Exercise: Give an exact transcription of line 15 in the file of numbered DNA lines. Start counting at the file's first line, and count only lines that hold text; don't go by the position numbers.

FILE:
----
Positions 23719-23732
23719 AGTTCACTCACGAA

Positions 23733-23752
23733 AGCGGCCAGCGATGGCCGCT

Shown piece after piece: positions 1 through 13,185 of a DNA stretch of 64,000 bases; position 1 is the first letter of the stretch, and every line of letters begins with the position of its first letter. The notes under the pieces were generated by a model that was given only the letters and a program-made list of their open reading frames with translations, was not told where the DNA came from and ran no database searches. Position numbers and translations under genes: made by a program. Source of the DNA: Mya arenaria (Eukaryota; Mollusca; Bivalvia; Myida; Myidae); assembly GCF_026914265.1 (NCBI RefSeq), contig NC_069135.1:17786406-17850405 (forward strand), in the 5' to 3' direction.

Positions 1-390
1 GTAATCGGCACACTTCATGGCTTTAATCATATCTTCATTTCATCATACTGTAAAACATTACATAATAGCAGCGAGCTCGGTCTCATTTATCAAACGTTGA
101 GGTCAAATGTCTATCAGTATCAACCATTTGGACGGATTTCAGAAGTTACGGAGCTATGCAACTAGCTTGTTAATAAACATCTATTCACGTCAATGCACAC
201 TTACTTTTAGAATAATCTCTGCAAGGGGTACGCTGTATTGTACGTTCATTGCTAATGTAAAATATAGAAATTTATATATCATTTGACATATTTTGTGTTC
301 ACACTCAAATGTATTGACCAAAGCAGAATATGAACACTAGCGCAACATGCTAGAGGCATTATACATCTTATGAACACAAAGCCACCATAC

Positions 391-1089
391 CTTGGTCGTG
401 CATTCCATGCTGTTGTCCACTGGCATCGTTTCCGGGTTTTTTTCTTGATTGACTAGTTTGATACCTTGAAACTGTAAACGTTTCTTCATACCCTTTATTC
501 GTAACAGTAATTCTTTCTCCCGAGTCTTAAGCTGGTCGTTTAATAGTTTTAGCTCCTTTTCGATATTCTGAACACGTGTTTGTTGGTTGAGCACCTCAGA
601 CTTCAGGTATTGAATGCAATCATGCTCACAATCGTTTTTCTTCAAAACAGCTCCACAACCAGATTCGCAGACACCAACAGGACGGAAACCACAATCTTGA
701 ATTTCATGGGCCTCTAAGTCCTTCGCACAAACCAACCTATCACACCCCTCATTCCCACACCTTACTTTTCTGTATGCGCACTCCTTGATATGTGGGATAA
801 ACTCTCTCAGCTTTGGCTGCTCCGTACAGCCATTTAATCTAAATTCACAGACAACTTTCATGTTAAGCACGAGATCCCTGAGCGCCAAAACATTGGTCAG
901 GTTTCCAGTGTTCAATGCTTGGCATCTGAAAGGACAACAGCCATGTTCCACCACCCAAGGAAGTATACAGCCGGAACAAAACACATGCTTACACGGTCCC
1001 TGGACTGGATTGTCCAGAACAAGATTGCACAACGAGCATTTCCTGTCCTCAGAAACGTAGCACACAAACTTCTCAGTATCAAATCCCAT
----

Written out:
601 CTTCAGGTATTGAATGCAATCATGCTCACAATCGTTTTTCTTCAAAACAGCTCCACAACCAGATTCGCAGACACCAACAGGACGGAAACCACAATCTTGA